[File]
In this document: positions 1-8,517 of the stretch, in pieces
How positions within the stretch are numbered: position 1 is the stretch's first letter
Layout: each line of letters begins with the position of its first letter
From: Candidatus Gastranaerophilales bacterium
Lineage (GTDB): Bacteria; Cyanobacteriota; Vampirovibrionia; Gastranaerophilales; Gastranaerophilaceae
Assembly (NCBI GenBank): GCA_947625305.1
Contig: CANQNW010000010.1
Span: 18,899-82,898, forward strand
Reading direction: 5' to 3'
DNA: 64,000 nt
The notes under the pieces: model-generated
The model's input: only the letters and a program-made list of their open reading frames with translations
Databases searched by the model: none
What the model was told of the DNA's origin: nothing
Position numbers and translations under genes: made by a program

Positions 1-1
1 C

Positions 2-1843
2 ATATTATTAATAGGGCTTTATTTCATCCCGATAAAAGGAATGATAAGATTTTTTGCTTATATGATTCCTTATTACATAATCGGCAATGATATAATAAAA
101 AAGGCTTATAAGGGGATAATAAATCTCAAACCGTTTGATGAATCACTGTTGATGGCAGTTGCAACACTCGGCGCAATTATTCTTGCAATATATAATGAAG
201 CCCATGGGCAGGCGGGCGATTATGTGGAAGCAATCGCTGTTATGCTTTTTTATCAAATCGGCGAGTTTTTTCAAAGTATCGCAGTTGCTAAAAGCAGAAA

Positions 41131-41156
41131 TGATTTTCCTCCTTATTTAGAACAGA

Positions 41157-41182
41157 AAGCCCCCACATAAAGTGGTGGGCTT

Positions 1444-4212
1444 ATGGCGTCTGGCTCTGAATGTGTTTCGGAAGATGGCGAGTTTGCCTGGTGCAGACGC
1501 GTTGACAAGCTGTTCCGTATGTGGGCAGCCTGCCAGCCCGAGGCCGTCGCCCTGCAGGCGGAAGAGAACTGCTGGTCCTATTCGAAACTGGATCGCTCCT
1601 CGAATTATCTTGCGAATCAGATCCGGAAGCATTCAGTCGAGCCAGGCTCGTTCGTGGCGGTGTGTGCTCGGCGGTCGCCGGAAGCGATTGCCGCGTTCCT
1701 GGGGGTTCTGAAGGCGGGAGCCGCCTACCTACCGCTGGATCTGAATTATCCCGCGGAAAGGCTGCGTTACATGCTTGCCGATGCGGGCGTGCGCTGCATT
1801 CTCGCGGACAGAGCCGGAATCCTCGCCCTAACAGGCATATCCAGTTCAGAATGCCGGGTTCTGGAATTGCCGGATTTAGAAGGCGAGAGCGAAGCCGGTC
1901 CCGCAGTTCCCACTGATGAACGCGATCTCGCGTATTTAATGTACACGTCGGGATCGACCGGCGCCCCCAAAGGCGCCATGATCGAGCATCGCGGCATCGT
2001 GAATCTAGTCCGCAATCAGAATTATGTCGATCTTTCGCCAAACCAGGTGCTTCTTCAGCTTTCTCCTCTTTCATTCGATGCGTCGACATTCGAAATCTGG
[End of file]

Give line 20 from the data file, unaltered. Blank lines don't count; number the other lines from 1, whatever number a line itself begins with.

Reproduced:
101 AAGGCTTATAAGGGGATAATAAATCTCAAACCGTTTGATGAATCACTGTTGATGGCAGTTGCAACACTCGGCGCAATTATTCTTGCAATATATAATGAAG